{[ promptMessage ]}

Bookmark it

{[ promptMessage ]}

Amitai Etzioni - Yes - Issue 16

Amitai Etzioni - Yes - Issue 16 - Know Techn Pol(2007...

Info iconThis preview shows pages 1–3. Sign up to view the full content.

View Full Document Right Arrow Icon
ORIGINAL PAPER Are New Technologies the Enemy of Privacy? Amitai Etzioni Received: 15 February 2007 /Accepted: 15 April 2007 / Published online: 9 August 2007 # Springer Science + Business Media B.V. 2007 Abstract Privacy is one good among other goods and should be weighed as such. The relationship between technology and privacy is best viewed as an arms race between advancements that diminish privacy and those that better protect it, rather than the semi-Luddite view which sees technology as one- sided development enabling those who seek to invade privacy to overrun those who seek to protect it. The merits or defects of particular technologies are not inherent to the technologies, but rather, depend on how they are used and above all, on how closely their use is monitored and accounted for by the parties involved. In order to reassure the public and to ensure accountability and oversight, a civilian review board should be created to monitor the government s use of surveillance and related technologies. Proper account- ability requires multiple layers of oversight, and should not be left solely in the hands of the government. Keywords Luddite imagery . Surveillance society . E-ID An Arms Race Versus a Luddite Imagery The relationship between privacy and technology should be viewed as akin to the relationship between security and technology or prosperity and technology rather than approached from a Luddite perspective. However, much of the literature on privacy follows this second track. It depicts various technological developments, such as electronic databases, comput- erized searches, and surveillance instruments, as attacks on privacy (for some of the latest writings on technology as eroding privacy, see Whitaker 2000 ; Garfinkle 2000 , and for more reasoned examinations of privacy and technology, see O Harrow 2005 ; Solove 2004 ). Indeed, the more alarmist accounts speak of a surveillance society and the death of privacy. Although these alarmist critics recognize that there is no way to turn back the clock to a pre- digital age, they bemoan the rise of privacy-invading technologies criticisms similar in tone and terms to the complaints that the Luddites lodged against the development of industrial equipment, from the loom to the steam engine, in the nineteenth century. And like the Luddites, today s critics have, thus, sought to curb these technological advancements if they cannot be eliminated altogether. Before showing that such critics misunderstand the relationship between privacy and the new technolog- ical developments of the digital age, I should reiterate a point that I have spelled out elsewhere: Privacy is Know Techn Pol (2007) 20:115 119 DOI 10.1007/s12130-007-9012-x A. Etzioni ( * ) School of International Affairs, George Washington University, Gelman 703, 2130 H Street, NW Washington, DC 20052, USA e-mail: [email protected]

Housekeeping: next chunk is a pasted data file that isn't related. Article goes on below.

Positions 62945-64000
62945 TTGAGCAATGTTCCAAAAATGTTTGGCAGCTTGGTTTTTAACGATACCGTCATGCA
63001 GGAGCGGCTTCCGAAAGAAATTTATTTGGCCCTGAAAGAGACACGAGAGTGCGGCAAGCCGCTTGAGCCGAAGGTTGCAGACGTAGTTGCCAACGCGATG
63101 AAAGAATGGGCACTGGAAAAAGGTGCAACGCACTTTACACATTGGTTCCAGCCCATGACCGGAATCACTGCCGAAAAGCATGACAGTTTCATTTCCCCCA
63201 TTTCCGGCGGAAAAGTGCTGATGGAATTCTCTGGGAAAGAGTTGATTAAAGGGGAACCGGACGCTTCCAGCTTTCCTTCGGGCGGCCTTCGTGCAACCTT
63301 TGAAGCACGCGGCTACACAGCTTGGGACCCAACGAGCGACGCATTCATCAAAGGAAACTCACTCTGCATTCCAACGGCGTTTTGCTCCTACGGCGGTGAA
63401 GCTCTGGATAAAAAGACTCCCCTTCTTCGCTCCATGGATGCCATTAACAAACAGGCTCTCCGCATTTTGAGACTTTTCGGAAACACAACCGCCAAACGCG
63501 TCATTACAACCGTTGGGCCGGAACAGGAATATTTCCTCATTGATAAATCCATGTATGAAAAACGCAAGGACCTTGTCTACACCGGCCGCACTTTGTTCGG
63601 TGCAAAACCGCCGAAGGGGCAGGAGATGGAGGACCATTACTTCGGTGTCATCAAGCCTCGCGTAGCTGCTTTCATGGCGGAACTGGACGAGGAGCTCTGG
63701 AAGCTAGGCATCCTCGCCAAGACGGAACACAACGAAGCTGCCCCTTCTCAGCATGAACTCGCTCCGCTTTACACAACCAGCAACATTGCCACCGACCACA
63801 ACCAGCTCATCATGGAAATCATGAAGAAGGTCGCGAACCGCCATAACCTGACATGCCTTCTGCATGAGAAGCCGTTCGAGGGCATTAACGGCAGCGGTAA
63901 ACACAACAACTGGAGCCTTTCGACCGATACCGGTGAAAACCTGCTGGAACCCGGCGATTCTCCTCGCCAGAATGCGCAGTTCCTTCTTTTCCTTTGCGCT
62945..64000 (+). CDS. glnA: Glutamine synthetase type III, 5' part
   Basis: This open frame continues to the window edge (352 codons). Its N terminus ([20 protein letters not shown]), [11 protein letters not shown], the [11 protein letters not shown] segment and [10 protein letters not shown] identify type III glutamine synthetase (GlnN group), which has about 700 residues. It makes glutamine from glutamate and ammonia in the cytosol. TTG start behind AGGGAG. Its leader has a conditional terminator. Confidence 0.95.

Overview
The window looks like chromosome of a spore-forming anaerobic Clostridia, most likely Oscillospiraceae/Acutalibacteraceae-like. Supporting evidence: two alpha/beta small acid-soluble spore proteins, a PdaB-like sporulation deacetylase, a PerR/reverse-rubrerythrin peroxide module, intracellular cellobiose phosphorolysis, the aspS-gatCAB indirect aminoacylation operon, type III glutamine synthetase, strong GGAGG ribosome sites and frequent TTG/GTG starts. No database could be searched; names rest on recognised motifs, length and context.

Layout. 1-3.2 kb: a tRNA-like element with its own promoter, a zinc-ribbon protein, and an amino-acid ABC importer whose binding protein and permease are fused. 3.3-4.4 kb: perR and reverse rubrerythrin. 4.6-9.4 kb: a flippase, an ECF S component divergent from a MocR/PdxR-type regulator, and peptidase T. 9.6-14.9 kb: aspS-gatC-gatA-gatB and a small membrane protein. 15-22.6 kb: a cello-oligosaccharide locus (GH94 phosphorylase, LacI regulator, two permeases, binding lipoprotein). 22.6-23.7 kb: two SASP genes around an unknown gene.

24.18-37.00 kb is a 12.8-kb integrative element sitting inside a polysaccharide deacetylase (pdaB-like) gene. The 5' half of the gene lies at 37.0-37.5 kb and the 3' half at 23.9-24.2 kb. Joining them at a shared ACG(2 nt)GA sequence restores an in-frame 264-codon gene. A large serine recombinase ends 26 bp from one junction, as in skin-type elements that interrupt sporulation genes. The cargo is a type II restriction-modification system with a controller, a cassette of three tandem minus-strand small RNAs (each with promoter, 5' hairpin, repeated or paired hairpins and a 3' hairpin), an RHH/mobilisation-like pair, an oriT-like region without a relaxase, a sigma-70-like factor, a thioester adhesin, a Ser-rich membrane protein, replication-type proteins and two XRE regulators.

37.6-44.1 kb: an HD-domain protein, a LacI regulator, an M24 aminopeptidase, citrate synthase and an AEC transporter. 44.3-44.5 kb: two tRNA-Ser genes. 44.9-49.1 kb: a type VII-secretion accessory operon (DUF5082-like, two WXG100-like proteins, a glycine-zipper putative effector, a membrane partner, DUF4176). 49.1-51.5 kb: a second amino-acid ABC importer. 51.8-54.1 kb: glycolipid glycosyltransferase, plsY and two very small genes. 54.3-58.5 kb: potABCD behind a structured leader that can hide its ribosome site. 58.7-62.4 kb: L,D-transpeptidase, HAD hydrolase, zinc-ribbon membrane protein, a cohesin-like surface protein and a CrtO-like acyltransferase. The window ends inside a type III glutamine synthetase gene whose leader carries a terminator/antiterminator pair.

Background image of page 1

Info iconThis preview has intentionally blurred sections. Sign up to view the full version.

View Full Document Right Arrow Icon
merely one good among many others (Etzioni 1999 ).
Background image of page 2
Image of page 3
This is the end of the preview. Sign up to access the rest of the document.

{[ snackBarMessage ]}

Page1 / 5

Amitai Etzioni - Yes - Issue 16 - Know Techn Pol(2007...

This preview shows document pages 1 - 3. Sign up to view the full document.

View Full Document Right Arrow Icon bookmark
Ask a homework question - tutors are online